Exogenous nitric oxide improves sugarcane growth and photosynthesis under water deficit

Exogenous nitric oxide improves sugarcane growth and photosynthesis under water deficit

Author Silveira, Neidiquele M. Google Scholar
Frungillo, Lucas Google Scholar
Marcos, Fernanda C. C. Google Scholar
Pelegrino, Milena T. Autor UNIFESP Google Scholar
Miranda, Marcela T. Google Scholar
Seabra, Amedea B. Autor UNIFESP Google Scholar
Salgado, Ione Google Scholar
Machado, Eduardo C. Google Scholar
Ribeiro, Rafael V. Google Scholar
Abstract Nitric oxide (NO)-mediated redox signaling plays a role in alleviating the negative impact of water stress in sugarcane plants by improving root growth and photosynthesis. Drought is an environmental limitation affecting sugarcane growth and yield. The redox-active molecule nitric oxide (NO) is known to modulate plant responses to stressful conditions. NO may react with glutathione (GSH) to form S-nitrosoglutathione (GSNO), which is considered the main reservoir of NO in cells. Here, we investigate the role of NO in alleviating the effects of water deficit on growth and photosynthesis of sugarcane plants. Well-hydrated plants were compared to plants under drought and sprayed with mock (water) or GSNO at concentrations ranging from 10 to 1000 mu M. Leaf GSNO sprayed plants showed significant improvement of relative water content and leaf and root dry matter under drought compared to mock-sprayed plants. Additionally, plants sprayed with GSNO (a parts per thousand yen 100 mu M) showed higher leaf gas exchange and photochemical activity as compared to mock-sprayed plants under water deficit and after rehydration. Surprisingly, a raise in the total S-nitrosothiols content was observed in leaves sprayed with GSH or GSNO, suggesting a long-term role of NO-mediated responses to water deficit. Experiments with leaf discs fumigated with NO gas also suggested a role of NO in drought tolerance of sugarcane plants. Overall, our data indicate that the NO-mediated redox signaling plays a role in alleviating the negative effects of water stress in sugarcane plants by protecting the photosynthetic apparatus and improving shoot and root growth.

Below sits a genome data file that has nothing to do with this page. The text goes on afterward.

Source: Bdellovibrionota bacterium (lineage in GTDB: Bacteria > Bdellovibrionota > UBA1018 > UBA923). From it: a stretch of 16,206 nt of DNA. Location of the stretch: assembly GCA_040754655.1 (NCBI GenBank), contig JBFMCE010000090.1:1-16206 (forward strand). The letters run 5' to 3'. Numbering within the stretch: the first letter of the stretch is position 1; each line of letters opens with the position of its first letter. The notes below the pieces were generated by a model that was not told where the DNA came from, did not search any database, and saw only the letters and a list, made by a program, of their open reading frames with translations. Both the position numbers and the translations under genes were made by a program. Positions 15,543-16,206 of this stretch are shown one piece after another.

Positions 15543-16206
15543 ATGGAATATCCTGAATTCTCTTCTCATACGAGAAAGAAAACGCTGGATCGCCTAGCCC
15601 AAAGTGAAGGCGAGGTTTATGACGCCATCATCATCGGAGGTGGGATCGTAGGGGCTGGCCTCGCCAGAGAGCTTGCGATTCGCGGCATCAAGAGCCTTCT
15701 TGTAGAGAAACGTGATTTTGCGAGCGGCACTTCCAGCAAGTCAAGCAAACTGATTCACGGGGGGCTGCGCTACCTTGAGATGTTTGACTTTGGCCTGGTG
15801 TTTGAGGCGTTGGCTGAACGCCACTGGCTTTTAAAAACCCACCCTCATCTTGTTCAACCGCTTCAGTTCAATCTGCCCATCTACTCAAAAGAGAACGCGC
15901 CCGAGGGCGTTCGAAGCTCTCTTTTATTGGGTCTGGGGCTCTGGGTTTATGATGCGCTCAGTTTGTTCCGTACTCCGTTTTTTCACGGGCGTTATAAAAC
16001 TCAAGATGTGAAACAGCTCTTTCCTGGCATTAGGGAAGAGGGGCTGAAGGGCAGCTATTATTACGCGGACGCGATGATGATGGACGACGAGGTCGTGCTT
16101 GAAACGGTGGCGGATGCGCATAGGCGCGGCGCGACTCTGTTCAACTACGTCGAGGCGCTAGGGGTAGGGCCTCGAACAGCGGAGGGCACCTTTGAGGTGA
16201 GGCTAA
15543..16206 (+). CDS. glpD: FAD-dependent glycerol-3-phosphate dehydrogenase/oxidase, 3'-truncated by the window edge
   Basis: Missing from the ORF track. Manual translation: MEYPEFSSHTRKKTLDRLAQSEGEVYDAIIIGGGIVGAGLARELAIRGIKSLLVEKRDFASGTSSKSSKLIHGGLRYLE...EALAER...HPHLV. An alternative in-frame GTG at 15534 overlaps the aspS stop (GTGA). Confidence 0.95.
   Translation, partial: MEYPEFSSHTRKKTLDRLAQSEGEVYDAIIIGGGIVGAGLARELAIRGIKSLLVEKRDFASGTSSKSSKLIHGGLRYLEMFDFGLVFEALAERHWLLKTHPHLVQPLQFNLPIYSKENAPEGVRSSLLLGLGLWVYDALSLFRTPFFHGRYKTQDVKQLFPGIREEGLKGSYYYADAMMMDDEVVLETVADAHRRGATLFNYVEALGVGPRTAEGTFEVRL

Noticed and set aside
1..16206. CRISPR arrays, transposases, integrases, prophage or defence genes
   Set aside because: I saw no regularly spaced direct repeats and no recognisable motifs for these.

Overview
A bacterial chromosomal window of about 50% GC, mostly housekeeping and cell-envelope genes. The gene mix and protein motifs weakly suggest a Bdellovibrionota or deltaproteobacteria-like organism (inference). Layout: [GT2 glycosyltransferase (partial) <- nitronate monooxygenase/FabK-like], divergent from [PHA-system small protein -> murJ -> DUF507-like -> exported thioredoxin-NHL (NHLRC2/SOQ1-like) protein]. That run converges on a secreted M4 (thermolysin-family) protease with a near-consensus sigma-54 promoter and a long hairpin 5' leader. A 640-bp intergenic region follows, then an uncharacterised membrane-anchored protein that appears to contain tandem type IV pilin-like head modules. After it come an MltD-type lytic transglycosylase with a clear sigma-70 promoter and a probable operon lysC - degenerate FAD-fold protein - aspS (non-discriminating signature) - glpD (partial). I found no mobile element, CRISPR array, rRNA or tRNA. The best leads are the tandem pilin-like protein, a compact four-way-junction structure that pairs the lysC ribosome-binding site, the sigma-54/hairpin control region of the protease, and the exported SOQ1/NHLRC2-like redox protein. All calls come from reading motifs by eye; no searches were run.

Keywords Drought
Saccharum spp.
Water stress
xmlui.dri2xhtml.METS-1.0.item-coverage New York
Language English
Sponsor Sao Paulo Research Foundation (FAPESP, Brazil)
National Council for Scientific and Technological Development (CNPq, Brazil)
European Molecular Biology Organization (EMBO)—Long Term Fellow
Grant number FAPESP: 2008/57519-2
NMS and MTP: 2012/19167-0
NMS and MTP: 2015/00393-8
European Molecular Biology Organization (EMBO)—Long Term Fellow: no. 420/2015
Date 2016
Published in Planta. New York, v. 244, n. 1, p. 181-190, 2016.
ISSN 0032-0935 (Sherpa/Romeo, impact factor)
Publisher Springer
Extent 181-190
Origin http://dx.doi.org/10.1007/s00425-016-2501-y
Access rights Closed access
Type Article
Web of Science ID WOS:000377936400013
URI https://repositorio.unifesp.br/handle/11600/57705

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